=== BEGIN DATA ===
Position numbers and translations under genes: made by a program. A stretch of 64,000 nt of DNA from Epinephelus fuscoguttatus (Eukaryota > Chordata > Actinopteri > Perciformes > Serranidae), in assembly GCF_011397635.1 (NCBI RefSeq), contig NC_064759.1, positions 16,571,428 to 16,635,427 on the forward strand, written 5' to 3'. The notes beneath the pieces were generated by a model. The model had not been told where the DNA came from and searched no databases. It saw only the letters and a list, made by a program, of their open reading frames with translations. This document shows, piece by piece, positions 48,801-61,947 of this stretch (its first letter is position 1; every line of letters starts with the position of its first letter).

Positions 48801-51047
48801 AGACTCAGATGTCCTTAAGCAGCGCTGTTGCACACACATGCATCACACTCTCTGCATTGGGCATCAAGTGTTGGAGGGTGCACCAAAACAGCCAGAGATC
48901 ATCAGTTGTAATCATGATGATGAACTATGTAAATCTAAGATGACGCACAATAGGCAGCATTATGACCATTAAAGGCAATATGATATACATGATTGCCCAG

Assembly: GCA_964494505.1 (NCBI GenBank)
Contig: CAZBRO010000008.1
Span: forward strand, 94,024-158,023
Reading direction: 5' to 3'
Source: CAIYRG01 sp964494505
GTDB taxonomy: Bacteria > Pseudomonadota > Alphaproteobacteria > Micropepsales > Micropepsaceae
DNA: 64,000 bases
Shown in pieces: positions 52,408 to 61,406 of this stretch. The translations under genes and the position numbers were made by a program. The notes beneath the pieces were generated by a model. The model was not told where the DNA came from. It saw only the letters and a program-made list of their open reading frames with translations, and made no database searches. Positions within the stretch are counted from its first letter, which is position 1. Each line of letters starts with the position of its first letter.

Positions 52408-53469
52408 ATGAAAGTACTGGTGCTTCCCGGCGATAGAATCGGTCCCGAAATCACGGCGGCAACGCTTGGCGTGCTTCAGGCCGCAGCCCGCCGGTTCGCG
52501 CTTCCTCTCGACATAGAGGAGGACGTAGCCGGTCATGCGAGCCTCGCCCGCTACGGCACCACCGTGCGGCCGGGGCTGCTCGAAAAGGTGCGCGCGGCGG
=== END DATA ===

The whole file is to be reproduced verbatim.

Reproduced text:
Position numbers and translations under genes: made by a program. A stretch of 64,000 nt of DNA from Epinephelus fuscoguttatus (Eukaryota > Chordata > Actinopteri > Perciformes > Serranidae), in assembly GCF_011397635.1 (NCBI RefSeq), contig NC_064759.1, positions 16,571,428 to 16,635,427 on the forward strand, written 5' to 3'. The notes beneath the pieces were generated by a model. The model had not been told where the DNA came from and searched no databases. It saw only the letters and a list, made by a program, of their open reading frames with translations. This document shows, piece by piece, positions 48,801-61,947 of this stretch (its first letter is position 1; every line of letters starts with the position of its first letter).

Positions 48801-51047
48801 AGACTCAGATGTCCTTAAGCAGCGCTGTTGCACACACATGCATCACACTCTCTGCATTGGGCATCAAGTGTTGGAGGGTGCACCAAAACAGCCAGAGATC
48901 ATCAGTTGTAATCATGATGATGAACTATGTAAATCTAAGATGACGCACAATAGGCAGCATTATGACCATTAAAGGCAATATGATATACATGATTGCCCAG

Assembly: GCA_964494505.1 (NCBI GenBank)
Contig: CAZBRO010000008.1
Span: forward strand, 94,024-158,023
Reading direction: 5' to 3'
Source: CAIYRG01 sp964494505
GTDB taxonomy: Bacteria > Pseudomonadota > Alphaproteobacteria > Micropepsales > Micropepsaceae
DNA: 64,000 bases
Shown in pieces: positions 52,408 to 61,406 of this stretch. The translations under genes and the position numbers were made by a program. The notes beneath the pieces were generated by a model. The model was not told where the DNA came from. It saw only the letters and a program-made list of their open reading frames with translations, and made no database searches. Positions within the stretch are counted from its first letter, which is position 1. Each line of letters starts with the position of its first letter.

Positions 52408-53469
52408 ATGAAAGTACTGGTGCTTCCCGGCGATAGAATCGGTCCCGAAATCACGGCGGCAACGCTTGGCGTGCTTCAGGCCGCAGCCCGCCGGTTCGCG
52501 CTTCCTCTCGACATAGAGGAGGACGTAGCCGGTCATGCGAGCCTCGCCCGCTACGGCACCACCGTGCGGCCGGGGCTGCTCGAAAAGGTGCGCGCGGCGG